Westpac Economist, Dominick Stephens, says that property is more lightly taxed in NZ compared to other assets. He quotes a Tax Working Group study to make this claim.
However financial consultants Morgan Wallace found large errors in the Group’s study and concluded that rental property is actually taxed more than other assets.
Officials agreed with the Wallace Morgan report. They said that if the study had treated other assets with a capital growth component the same way they treated rental property, then rental property would actually have a higher marginal effective tax rate because of local government rates. They told the NZ Property Investors' Federation (NZPIF) that their study "is probably less well suited to comparing taxes across different real investments".
At a recent meeting with the NZPIF, the Tax Working Group agreed that rental property is not undertaxed as their background report had claimed.
Stephens has also said that rental property has tax advantages over home buyers and that this has led to a reduction in the rate of home ownership since the early 1990's.
Claiming expenses against taxable income is a tax law that exists for all. Rental property pays tax on gross income less expenses just like every other business or investment. Home buyers do not have an income stream from which to deduct their expenses. When buying a home they receive the benefit of accommodation.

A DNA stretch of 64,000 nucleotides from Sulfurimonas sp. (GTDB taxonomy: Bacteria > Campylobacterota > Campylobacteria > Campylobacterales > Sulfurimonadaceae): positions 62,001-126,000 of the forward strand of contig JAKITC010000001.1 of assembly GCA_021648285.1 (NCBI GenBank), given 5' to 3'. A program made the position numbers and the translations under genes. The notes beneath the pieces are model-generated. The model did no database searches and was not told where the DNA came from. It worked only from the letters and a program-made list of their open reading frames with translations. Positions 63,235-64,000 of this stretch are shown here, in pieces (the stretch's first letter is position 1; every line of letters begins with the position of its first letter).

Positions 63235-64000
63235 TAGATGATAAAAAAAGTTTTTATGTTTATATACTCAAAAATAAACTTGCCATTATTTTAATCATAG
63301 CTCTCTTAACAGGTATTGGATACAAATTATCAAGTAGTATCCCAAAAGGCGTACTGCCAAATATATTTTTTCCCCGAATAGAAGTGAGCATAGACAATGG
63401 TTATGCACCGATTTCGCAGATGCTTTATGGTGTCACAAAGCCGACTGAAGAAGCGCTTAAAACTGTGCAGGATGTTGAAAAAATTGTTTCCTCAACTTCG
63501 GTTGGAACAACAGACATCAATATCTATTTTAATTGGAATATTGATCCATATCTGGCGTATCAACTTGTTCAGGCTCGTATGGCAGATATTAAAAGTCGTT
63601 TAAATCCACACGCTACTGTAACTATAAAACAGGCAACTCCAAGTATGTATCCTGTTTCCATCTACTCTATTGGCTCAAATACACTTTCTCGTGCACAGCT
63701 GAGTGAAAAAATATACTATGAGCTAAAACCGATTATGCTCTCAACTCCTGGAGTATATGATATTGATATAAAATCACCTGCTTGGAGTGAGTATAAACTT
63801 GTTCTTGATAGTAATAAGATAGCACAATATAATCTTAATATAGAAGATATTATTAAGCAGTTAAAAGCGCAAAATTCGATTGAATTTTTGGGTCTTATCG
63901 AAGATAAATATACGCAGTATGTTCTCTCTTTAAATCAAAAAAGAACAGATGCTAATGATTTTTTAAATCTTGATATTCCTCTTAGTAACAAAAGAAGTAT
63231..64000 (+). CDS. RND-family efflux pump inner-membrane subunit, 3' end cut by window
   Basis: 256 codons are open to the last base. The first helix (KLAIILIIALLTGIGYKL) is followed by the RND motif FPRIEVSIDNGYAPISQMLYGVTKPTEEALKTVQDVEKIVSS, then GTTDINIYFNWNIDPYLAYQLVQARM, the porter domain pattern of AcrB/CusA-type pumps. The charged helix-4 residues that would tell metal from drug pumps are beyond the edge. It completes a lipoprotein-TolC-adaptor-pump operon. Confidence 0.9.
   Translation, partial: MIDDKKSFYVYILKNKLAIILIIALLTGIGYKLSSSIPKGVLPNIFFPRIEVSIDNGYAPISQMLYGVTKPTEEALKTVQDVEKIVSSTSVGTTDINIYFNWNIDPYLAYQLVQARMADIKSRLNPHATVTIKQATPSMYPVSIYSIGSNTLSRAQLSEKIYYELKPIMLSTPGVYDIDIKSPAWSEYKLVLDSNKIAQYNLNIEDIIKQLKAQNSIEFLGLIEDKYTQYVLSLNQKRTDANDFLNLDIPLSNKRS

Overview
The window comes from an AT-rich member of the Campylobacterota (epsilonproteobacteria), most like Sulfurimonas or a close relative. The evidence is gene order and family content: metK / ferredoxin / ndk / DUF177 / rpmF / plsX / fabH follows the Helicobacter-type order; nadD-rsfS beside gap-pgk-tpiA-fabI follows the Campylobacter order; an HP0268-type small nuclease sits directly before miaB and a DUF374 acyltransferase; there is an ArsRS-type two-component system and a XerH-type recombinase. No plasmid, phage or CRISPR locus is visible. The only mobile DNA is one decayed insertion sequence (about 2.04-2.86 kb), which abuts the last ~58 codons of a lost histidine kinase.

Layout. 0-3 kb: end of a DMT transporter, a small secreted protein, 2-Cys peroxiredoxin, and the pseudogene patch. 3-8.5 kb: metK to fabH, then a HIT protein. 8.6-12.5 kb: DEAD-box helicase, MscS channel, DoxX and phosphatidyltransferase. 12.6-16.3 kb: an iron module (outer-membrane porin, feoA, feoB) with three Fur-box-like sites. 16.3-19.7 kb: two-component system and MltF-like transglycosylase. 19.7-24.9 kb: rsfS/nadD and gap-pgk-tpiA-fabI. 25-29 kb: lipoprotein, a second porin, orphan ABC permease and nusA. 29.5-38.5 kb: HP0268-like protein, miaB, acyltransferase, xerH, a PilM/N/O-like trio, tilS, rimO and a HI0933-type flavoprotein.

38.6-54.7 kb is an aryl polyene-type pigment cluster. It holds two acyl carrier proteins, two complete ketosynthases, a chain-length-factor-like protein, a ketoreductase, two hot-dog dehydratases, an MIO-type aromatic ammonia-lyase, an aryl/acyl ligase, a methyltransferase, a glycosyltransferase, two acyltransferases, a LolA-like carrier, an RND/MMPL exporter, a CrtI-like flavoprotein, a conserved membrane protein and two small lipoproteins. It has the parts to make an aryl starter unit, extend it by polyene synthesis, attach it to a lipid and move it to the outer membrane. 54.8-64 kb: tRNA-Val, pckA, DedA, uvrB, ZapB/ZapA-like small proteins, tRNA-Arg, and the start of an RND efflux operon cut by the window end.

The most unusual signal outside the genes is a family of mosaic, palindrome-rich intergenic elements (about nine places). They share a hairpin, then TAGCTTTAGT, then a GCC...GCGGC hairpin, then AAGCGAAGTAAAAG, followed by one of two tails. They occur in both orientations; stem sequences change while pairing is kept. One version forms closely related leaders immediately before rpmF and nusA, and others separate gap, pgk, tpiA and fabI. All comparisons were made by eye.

The two situations are completely different. Just because a rental provider can claim expenses from their rental income, this does not make buying a property easier for them compared to a home buyer.
Stephens says that tax advantages for rental property caused home ownership levels to fall from the early 1990's. However the tax laws have always been like this. What did change in the early 1990's is that Government assistance for first home buyers was removed. This is the likely reason for home ownership rates falling since the 1990's. With Government subsidies returning it is likely that home ownership rates will stabilise and increase as a result.
Stephens says that if the tax system caused prices to increase then the tax system will reduce prices as well. Yet other countries with a capital gains tax have also had high levels of house price growth. Why would New Zealand be different, especially when owner occupied housing is exempt?
Regarding tax paid, IRD data shows that the rental property industry pays tax on approximately $1.5b of net rental income each year.
Stephens is right that a capital gains tax will increase rental prices, but it will not lower house prices.